The week’s bigget selling books at the Unity stores in Willis St, Wellington and High St, Auckland.
1 The Subtle Art of Not Giving a Fuck by Mark Manson (Macmillan, $35)
Wellington succumbs to the lure of Manson’s liberating advice. We blame John Summers.
2 Warlight by Michael Ondaatje (Jonathan Cape, $35)
“For Ondaatje fans, it’s a typically rich mixture: fascinating facts, an atmospheric setting, a satisfyingly complex plot, authentic observation and some literary smoke and mirrors”: Charlotte Grimshaw, the Listener.
3 Less by Andrew Sean Greer (Little Brown, $25)
Winner of the 2018 Pulitzer Prize for fiction.
4 Calypso by David Sedaris (Little Brown, $35)
“David Sedaris is a very naughty boy. He jokes about cancer and suicide. He tells long, explicit stories about bowel movements, and subjects his long-suffering long-term partner, Hugh, to having many of their private moments made public, even though Hugh (as we learn in a revealing quip about their sex life) won’t even pee in front of him after decades of cohabitation”: The Times of London.
5 Clock Dance by Anne Tyler (Chatto & Windus, $37)
Feel-good novel set in California, Arizona and Baltimore.
6 Poūkahangatus by Tayi Tibble (Victoria University Press, $20)
In the 1960s an Influx of Māori Women
Move to Tinakori Road in their printed mini dresses.
Grow flowers on white stone rooftops to put in their honeycomb vases.
Dust the pussy-shaped ashtray their husbands bought on vacation in Sydney…
7 Flights by Olga Tokarczuk (Jonathan Cape, $35)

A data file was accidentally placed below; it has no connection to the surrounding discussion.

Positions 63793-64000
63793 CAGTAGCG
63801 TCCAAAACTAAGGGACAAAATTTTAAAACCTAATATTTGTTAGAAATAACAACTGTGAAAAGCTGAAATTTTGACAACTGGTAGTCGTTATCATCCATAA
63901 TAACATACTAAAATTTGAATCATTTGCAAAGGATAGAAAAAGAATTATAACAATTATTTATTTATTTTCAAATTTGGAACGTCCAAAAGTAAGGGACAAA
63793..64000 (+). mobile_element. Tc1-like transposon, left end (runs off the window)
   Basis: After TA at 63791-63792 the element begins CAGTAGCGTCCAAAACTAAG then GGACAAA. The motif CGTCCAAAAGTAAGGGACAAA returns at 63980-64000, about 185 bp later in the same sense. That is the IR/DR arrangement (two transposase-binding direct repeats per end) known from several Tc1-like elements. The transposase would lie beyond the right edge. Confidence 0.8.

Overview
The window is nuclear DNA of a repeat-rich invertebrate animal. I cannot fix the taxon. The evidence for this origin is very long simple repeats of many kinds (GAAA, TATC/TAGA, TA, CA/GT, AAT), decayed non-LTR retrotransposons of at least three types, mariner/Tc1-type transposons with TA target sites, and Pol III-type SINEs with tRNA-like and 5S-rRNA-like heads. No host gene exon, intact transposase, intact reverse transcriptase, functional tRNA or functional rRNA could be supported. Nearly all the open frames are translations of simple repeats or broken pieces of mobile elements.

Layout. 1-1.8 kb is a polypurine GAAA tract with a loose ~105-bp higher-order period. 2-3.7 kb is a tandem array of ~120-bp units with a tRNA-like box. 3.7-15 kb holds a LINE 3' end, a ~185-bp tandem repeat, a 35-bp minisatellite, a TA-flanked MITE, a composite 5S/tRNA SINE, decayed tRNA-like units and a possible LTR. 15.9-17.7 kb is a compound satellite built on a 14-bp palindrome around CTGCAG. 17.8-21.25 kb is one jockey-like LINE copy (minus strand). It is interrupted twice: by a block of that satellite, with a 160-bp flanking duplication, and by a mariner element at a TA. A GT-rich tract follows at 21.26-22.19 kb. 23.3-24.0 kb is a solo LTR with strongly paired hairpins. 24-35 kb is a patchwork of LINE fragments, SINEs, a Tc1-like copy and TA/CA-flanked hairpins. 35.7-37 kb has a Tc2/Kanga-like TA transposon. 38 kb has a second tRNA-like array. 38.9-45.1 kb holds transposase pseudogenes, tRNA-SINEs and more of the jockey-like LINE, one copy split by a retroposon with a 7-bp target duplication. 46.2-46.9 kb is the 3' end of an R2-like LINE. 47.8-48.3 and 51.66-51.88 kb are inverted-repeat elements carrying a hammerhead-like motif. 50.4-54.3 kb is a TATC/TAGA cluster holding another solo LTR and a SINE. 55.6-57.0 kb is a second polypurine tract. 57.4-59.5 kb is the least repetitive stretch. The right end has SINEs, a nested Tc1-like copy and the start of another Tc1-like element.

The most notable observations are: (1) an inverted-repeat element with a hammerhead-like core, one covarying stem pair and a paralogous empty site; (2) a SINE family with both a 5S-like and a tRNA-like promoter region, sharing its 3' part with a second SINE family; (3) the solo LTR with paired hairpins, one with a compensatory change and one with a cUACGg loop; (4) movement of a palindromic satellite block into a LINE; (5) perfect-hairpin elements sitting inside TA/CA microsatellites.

Bieguni to książka odważna, w której Olga Tokarczuk opowiada o sobie i o swoim widzeniu świata.
8 Home Fire by Kamila Shamsie (Bloomsbury, $22)
Winner of the UK 2018 Women’s Prize for Fiction.
9 Bearskin by James A McLaughlin (HarperCollins, $35)
A fugitive from a Mexican cartel takes refuge in a forest preserve in the wilds of Virginia.
10 So Much Life Left Over by Louis De Bernieres (Harvill Secker, $37)
Rosie and Daniel move to Ceylon with their daughter in the 1920s and try to rekindle a marriage that gets colder every day.
1 Warlight: A Novel by Michael Ondaatje (Jonathan Cape, $35)
2 Less by Andrew Sean Greer (Abacus, $25)
3 The Subtle Art of Not Giving a Fuck by Mark Manson (MacMillan, $35)
4 From the Corner of the Oval Office: One Woman’s True Story of Her Accidental Career in the Obama White House by Beck Dorey-Stein (Bantam, $38)
“The memoir of a twenty-something stenographer who witnessed six years of the Obama Presidency…As a White House stenographer, she’s told she must be ‘discreet and neat – like a librarian or a well-paid prostitute’, and ‘exude femininity in a strictly non-sexual way’. There is to be ‘no hanky-panky in the workplace – or anywhere, ever’ and ‘above all else, keep the secrets to yourself’. But every rule is broken with minimal discretion, femininity exudes in waves, and hanky-panky comes in abundance“: Chloe Blades, the Spinoff Review of Books.
5 Cost of Living by Deborah Levy (Hamish Hamilton, $35)
“‘Feminist manifesto’ trumpet the reviewers of Levy’s book, but thank God it isn’t really – or at least, not in the current, conventionally trendy sense. I am wary of reading any more feminist manifestos these days because they are very exhausting…Levy’s vulnerability and uncertainty makes her writing so bold and endearing to read”: Charlotte Graham-McLay, the Spinoff Review of Books.
6 The 104-Storey Treehouse by Andy Griffiths & Terry Denton (Pan UK, $18)
Storey telling lol.
7 Asymmetry by Lisa Halliday (Granta UK, $33)
Stephanie Johnson’s review of this internationally acclaimed novel will appear in the Spinoff Review of Books next week or the week after.
8 Pamper Me To Hell And Back by Hera Lindsay Bird (Smith Doorstep, $20)
so what if I love you so much I am becoming stupid
my heart melting like red candles on Satan’s birthday cake…
9 So Much Life Left Over by Louis De Bernieres (Harvill Secker, $37 )
10 Mind That Child: A Medical Memoir by Simon Rowley (Penguin, $38)
A doctor’s story, as told to Stuff hack Adam Dudding.
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